These tools and fasteners are the supportive materials that hold the ancestral family research together in a form that is meaningful to those studying their heritage.
The next lessons of this course will begin to explain a specific building material (record group) known as a Civil Registration which is available to you, the family historian, to reconstruct your ancestral family.
- Let examine one tool you use as you reconstruct your ancestral family--your genealogy computer program. As you know, the very same tool can be used in various ways. Let decide before we use this tool, how we will use it. For example:
- Have you determined how you will capture wrong, discrepant, or missing data?
- Does your program allow you to search this area to find notes you have made about discrepancies?
- Where or how does your program enter migration clues about your family?
- Where would you enter your "TO DO" lists regarding research on each individual?
- In order to keep track of numerous people in your database with the same name and birth places, how does your program assign identification numbers for individuals and families? Have you set up that option?
- Have you looked over the instruction manual for your program to be sure you will be able to share what you have gathered with others, particularly if you are using your "tool" in a nonstandard format?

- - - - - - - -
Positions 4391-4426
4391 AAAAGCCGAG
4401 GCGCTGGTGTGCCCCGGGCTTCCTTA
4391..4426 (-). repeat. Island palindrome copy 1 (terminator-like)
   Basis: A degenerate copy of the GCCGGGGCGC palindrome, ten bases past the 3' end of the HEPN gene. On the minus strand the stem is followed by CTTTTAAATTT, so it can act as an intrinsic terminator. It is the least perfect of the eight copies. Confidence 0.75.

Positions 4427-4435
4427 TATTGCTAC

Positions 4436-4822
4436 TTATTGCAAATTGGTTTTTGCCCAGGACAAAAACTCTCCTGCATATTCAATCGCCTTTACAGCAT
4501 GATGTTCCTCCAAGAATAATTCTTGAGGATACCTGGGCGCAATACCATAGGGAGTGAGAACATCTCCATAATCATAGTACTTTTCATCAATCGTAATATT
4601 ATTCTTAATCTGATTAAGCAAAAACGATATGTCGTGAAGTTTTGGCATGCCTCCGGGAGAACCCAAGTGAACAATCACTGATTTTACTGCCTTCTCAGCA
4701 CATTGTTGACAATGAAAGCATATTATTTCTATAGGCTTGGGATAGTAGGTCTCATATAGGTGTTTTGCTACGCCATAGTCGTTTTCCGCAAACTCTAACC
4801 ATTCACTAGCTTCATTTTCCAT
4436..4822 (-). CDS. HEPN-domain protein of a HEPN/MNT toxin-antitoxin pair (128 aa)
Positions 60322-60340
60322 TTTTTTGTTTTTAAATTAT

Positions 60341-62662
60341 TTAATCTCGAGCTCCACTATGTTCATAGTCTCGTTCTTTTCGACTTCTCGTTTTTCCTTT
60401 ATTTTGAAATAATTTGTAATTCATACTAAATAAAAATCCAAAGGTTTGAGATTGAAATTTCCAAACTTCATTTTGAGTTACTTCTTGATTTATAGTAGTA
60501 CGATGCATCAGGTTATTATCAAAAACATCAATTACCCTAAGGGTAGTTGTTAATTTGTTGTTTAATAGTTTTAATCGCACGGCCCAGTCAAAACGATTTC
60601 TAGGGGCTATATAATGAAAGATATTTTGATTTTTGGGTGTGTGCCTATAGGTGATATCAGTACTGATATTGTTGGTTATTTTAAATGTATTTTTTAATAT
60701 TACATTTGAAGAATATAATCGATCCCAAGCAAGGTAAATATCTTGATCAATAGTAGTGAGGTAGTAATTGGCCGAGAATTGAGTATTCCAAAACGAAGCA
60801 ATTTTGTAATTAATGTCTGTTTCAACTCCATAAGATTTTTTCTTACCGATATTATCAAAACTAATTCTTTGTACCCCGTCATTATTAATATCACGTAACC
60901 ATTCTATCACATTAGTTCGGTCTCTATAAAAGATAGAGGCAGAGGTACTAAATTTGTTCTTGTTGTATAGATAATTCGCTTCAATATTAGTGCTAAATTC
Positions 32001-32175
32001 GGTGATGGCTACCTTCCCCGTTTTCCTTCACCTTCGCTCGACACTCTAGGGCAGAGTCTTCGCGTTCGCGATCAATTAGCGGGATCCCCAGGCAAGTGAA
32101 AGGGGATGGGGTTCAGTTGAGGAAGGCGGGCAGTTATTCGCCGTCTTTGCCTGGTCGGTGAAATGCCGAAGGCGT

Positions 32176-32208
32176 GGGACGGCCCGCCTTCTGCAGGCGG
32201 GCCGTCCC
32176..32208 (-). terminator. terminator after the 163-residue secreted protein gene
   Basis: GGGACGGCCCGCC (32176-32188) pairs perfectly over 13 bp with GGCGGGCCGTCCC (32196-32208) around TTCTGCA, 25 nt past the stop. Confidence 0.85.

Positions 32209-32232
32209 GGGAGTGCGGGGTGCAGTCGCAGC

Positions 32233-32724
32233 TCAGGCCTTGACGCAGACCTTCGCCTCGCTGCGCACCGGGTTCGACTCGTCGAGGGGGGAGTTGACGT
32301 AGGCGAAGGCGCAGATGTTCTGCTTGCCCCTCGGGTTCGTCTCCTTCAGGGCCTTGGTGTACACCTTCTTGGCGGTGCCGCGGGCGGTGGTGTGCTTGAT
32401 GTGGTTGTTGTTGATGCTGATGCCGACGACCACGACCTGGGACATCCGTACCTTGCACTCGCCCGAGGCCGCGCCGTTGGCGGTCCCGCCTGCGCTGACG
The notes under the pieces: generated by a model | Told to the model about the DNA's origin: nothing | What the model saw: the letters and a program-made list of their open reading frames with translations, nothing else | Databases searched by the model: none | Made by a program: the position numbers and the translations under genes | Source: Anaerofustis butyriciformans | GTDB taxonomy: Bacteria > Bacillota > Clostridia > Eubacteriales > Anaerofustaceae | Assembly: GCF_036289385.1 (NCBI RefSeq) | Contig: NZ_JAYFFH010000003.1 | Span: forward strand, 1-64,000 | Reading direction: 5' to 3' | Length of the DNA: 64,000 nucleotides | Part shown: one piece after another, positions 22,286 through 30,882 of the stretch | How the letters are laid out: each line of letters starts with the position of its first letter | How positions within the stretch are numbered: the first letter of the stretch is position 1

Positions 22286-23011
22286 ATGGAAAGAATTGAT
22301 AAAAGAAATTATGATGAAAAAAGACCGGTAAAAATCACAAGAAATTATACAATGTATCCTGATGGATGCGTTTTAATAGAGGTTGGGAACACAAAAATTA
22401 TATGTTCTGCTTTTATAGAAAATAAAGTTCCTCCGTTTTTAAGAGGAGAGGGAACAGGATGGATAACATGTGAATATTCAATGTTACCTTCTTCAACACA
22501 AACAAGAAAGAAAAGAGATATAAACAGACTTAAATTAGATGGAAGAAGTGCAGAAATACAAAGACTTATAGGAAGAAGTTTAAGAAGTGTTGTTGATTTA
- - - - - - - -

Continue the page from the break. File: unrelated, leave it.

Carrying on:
- Can you make an index of localities and names you have entered in your computer? Do you know how to easily search these?
- Have you determined how to "cut and paste" notes from one individual to another to prevent typing errors and save time?
- Does your program give you a warning when you enter erroneous information such as entering a birth date of 1890 and a death date of 1750 (rather than 1950)?
- Most of us do not use our tools to their best advantage. Take time to become more familiar with your genealogy computer program, pedigree charts, family group records, research planners, or other tools. Perhaps you will find better ways to use them.
About Genealogy Research Associates
Karen Clifford is the Founder and President of Genealogy Research Associates. She is an Accredited Genealogist, an instructor in an Associates Degree program in Library Science-Genealogy and Computers at Hartnell College (Salinas, California) and Monterey Peninsula College (Monterey, California). She has authored several family histories and textbooks including Genealogy & Computers for the Complete Beginner; Genealogy & Computers for the Determined Researcher; Genealogy & Computers for the Advanced Researcher, and Becoming an Accredited Genealogist.
Karen currently serves as Vice-president of the Federation of Genealogical Societies (FGS) and Vice-president of the Utah Genealogical Association (UGA). She is a member of the California State Genealogy Alliance, the Association of Professional Genealogists, the National Genealogical Society, and the New England Historic Genealogical Society. In 1998 and 1999, Karen served as Director of UGA's Salt Lake Institute of Genealogy.
She has received several awards for her volunteer work in the genealogy community including the FGS Award of Merit and the FGS Outstanding Delegate Award.